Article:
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What is Hot Melt Polyurethane Adhesive


Hot melt polyurethane adhesives are manufactured by reacting mixtures of polyols with an excess of diisocyanate. The reaction of an isocyanate group with an alcohol group produces the urethane group. The fact that there are excess diisocyanates present means that the molecular weight of the resulting product is not too high and that the hot melt polyurethane product will have a controlled melt viscosity.

These adhesives are then transferred from the reactor into the container package as a melt. The container is sealed to prevent exposure to moist air while the adhesive solidifies on cooling. Typical containers are drums (400 lb), pails (40 lb), slugs (4.4 lb) and cartridges (0.6 lb).

The adhesive is melted using a specifically designed premelter and then applied to the article to be bonded. During the next several hours or days after application, the reaction takes place. This reaction of isocyanate with water forms the highly stable polyurea structure that gives the cured hot melt polyurethane its temperature and environmental performance. The polyurea structure effectively crosslinks the adhesive to prevent its remelting or dissolving as can occur with standard thermoplastic hot melt adhesives.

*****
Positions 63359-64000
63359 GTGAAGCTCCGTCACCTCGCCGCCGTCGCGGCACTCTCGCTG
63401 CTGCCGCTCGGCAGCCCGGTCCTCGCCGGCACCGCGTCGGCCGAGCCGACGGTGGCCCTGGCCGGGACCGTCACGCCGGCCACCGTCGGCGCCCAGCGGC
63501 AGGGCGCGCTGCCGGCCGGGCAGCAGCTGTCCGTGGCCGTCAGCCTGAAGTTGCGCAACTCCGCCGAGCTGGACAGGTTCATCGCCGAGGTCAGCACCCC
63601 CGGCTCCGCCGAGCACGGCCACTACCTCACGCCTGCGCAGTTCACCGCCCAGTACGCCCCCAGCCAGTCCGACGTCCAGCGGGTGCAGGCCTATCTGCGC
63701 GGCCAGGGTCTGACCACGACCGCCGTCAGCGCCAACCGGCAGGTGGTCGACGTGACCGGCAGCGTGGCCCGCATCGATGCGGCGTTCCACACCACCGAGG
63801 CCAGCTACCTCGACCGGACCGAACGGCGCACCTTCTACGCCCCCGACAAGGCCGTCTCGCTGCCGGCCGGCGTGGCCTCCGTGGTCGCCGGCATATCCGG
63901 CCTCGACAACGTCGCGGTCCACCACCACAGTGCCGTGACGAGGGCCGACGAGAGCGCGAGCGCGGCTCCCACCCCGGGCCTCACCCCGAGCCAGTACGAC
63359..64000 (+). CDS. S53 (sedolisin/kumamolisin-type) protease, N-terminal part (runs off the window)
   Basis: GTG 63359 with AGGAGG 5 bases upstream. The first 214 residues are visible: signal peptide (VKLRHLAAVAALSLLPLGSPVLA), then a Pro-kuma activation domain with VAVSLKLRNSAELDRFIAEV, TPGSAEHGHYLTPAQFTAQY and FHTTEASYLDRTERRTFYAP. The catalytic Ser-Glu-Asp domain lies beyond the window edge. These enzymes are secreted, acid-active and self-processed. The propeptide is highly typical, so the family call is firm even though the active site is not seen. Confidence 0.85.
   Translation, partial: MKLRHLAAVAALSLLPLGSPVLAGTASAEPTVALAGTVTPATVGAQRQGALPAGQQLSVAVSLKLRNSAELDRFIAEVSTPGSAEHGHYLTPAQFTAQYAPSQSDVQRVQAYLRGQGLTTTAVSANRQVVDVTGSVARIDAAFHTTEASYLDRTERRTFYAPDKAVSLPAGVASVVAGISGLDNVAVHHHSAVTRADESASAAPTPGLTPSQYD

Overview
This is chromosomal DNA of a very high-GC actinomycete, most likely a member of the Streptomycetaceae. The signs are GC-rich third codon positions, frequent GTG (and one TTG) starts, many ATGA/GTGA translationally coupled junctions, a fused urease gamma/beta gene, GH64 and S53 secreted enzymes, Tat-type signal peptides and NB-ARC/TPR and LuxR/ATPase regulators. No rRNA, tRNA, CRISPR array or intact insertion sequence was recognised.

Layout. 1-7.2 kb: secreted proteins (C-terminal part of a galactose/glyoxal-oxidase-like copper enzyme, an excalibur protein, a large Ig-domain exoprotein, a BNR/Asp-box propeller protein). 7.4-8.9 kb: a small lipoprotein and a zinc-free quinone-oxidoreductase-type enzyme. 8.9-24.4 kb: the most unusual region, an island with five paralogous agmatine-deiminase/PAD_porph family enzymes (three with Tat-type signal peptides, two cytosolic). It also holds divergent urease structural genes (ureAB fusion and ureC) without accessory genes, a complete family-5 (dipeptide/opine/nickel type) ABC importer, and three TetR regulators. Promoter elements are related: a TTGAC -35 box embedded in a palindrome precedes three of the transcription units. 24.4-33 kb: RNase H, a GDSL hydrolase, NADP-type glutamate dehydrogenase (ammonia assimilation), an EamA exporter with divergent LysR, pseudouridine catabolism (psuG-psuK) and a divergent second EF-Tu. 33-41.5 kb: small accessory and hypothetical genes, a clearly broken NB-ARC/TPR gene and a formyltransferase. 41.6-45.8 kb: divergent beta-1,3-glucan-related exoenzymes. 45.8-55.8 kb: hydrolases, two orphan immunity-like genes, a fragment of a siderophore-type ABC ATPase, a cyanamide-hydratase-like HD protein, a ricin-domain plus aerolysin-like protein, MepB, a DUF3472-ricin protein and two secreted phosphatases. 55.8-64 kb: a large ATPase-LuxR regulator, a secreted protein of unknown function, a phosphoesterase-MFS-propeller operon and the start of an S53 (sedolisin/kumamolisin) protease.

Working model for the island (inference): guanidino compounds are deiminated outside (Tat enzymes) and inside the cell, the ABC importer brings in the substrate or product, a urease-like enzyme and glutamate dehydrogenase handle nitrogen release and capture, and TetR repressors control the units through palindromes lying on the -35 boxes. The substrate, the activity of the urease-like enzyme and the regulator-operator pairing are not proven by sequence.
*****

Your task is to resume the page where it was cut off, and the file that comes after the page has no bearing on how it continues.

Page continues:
Specific properties required for varying applications are built into the adhesive by the use of a variety of polyols, isocyanates and additives. Polyols are used to vary the open time, set time and is able to wet effectively various surfaces to produce effective bonds. Some typical polyols used are:

1. Polyesters, which can be crystalline or amorphous. The crystalline polyols can be used to give short set times and rapid green-strength development. Amorphous polyesters can improve adhesion to specific substrates and increase open time, if required.

2. Polyethers, which are low-Tg, amorphous liquids. These help lengthen open time, reduce viscosity and provide good low-temperature flexibility.

3. Vinyl-polymerized polyols, which are typically high-molecular-weight, glassy solids. These materials can assist in building green strength and tack while maintaining extended open times.

A mixture of polyols to give the desired performance is reacted with an excess of a diisocyanate. Methylene diphenylisocyanate is used for most hot melt polyurethane adhesives. It has a highly reactive isocyanate group and has a relatively low vapor pressure. Since polyurethanes made with methylene diphenylisocyanate tend to yellow when exposed to sunlight, hydrogenated methylene diphenylisocyanate is used to resist yellowing.